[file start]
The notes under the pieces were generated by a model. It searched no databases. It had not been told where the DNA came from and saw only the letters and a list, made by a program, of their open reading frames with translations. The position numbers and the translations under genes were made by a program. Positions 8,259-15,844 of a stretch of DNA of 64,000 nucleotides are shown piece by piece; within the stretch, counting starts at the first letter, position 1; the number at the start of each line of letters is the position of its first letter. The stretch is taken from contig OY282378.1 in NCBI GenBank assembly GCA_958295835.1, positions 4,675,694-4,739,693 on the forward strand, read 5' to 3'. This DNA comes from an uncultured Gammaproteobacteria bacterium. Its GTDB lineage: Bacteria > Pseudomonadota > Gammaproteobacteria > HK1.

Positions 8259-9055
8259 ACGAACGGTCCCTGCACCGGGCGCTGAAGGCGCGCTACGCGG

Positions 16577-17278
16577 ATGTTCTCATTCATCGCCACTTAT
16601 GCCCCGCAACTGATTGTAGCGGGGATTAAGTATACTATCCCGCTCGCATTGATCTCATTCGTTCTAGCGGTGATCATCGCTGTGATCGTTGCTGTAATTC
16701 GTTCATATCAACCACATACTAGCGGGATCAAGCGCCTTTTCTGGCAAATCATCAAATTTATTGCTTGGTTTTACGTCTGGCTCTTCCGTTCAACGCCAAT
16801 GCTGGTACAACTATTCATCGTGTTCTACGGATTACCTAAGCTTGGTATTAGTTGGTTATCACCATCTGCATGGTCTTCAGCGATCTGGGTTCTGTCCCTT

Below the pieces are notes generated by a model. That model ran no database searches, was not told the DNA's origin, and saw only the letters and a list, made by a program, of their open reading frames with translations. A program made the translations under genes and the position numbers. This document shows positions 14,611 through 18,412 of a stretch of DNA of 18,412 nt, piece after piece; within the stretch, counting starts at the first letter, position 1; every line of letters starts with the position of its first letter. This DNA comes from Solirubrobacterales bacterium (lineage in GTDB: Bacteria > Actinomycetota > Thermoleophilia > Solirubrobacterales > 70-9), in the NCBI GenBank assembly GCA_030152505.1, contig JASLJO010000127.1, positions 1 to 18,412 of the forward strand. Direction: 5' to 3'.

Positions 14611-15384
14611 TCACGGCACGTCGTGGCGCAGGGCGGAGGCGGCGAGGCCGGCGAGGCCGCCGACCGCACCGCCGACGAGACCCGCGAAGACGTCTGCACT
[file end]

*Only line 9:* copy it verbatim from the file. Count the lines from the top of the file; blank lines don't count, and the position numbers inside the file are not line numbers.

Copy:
Below the pieces are notes generated by a model. That model ran no database searches, was not told the DNA's origin, and saw only the letters and a list, made by a program, of their open reading frames with translations. A program made the translations under genes and the position numbers. This document shows positions 14,611 through 18,412 of a stretch of DNA of 18,412 nt, piece after piece; within the stretch, counting starts at the first letter, position 1; every line of letters starts with the position of its first letter. This DNA comes from Solirubrobacterales bacterium (lineage in GTDB: Bacteria > Actinomycetota > Thermoleophilia > Solirubrobacterales > 70-9), in the NCBI GenBank assembly GCA_030152505.1, contig JASLJO010000127.1, positions 1 to 18,412 of the forward strand. Direction: 5' to 3'.